taurine chemical structure

Public opinion is a very important and powerful tool. This applies to many different things, including science and molecules. Some molecules are controversial because of their connection with weapons or global warming. Other molecules cause concern because of possible health effects. The big problem is when rumour and poor information becomes associated with molecules. This gives the molecule a bad name that sticks. Public opinion quickly makes a decision and the molecule is now bad or problematic. Taurine is an example of one such molecule – supposedly it gives you an energy boost.

Does it really give you the energy of an ox or is this all a load of bullocks Let’s take a look!

A Tale of Two Groups

Taurine is the simpler and common name for the molecule 2-aminoethanesulfonic acid. This molecule contains a two carbon chain with a different group on either end. At one end is an amine group consisting of a single nitrogen and three hydrogen atoms. On the other side is a sulfonic group containing one sulfur atom and three oxygen atoms.

taurine chemical structure

Taurine usually has a positive charge on the amine group and a negative charge on the sulfonic group. However, because these charges are equal and opposite then the molecule is electrically neutral overall and is a zwitterion.

In it’s pure form, taurine is a white solid, with a melting point over 300 °C. The groups at either end of the molecule make it highly soluble.

Bull Bile

Taurine was first isolated in 1827 from the bile of an ox, hence the name taurine, which means bull or ox (like the constellation Taurus that is a bull, or the first gen Pokemon). However, it wasn’t just bulls that had taurine and in 1846 the molecule was also discovered in humans.

In fact, taurine exists in the bile and body and many animals. Even some plants contain a very small amount.

In terms of our diet, taurine is naturally present in meat and fish, although cooking foods high in taurine can reduce the amount we actually end up eating.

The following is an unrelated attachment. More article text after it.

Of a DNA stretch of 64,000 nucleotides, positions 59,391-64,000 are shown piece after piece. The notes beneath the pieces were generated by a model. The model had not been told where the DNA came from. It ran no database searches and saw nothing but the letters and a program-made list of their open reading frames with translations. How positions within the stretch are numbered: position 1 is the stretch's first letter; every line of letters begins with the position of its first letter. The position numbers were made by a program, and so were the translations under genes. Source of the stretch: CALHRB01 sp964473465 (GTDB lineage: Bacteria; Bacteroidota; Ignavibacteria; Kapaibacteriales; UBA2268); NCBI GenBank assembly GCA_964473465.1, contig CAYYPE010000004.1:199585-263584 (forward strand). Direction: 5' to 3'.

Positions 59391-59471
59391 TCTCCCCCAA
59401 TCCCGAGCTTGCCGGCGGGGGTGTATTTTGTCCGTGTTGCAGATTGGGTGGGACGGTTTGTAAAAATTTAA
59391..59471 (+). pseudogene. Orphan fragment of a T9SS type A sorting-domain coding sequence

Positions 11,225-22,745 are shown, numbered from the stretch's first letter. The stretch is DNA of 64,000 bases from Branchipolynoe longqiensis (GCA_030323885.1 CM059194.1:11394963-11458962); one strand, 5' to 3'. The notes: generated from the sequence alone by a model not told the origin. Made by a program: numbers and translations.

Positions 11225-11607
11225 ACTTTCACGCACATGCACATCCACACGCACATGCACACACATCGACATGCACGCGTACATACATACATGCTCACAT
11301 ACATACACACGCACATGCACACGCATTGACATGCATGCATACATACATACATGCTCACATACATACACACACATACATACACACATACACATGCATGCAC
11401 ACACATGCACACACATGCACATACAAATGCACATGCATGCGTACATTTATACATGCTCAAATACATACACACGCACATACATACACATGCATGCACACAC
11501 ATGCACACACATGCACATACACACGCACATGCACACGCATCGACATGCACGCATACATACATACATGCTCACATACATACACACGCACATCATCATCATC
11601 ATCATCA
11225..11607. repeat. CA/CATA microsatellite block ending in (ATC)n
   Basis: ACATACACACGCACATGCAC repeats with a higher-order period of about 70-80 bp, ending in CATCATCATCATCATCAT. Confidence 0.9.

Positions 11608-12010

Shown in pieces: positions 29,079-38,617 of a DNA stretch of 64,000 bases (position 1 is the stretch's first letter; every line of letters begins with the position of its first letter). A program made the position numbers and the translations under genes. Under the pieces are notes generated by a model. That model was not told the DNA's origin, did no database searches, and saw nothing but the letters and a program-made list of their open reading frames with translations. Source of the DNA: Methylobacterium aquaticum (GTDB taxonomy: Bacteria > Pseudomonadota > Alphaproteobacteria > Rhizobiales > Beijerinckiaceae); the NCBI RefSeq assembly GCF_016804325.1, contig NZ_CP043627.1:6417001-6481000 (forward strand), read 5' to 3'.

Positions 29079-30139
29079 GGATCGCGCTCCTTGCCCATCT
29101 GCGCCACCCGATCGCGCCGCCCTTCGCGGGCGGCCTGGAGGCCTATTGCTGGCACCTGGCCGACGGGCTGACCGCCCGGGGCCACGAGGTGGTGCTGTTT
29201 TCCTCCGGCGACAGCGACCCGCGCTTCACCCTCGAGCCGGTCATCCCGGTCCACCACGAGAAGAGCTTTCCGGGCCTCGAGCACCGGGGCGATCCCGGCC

A Body Tour of Taurine

In our bodies, taurine has many different and important uses. It plays a role in our heart, muscles, eyes and the central nervous system. Indeed taurine is one of the most abundant amino acids in our bodies!

Why do we have a graphic of a heart just waiting for an excuse to pop back out? You must have forgotten our article about heartburn!

One of the main places to find taurine is in bile! This fluid helps us to digest certain foods, and bile salts made from taurine are particularly helpful to digest fats and oils

The are many diseases and conditions for which a lack of taurine might be the cause. As it is able to pass into the brain, taurine can also have a impact on the body our body looks after itself and possibly even help prevent epileptic fits.

It is precisely because taurine has so many possible roles and affects that there are concerns about its use in food, drink and other products.

Energy Boost

Taurine is an ingredient in many energy drinks and it is here where the controversary and confusion starts. The origin of this taurine and the health effects are the two major talking points. Let’s start with the first point. Where does taurine come from, what process makes it and which form do energy drinks use?

All Natural or All Lab?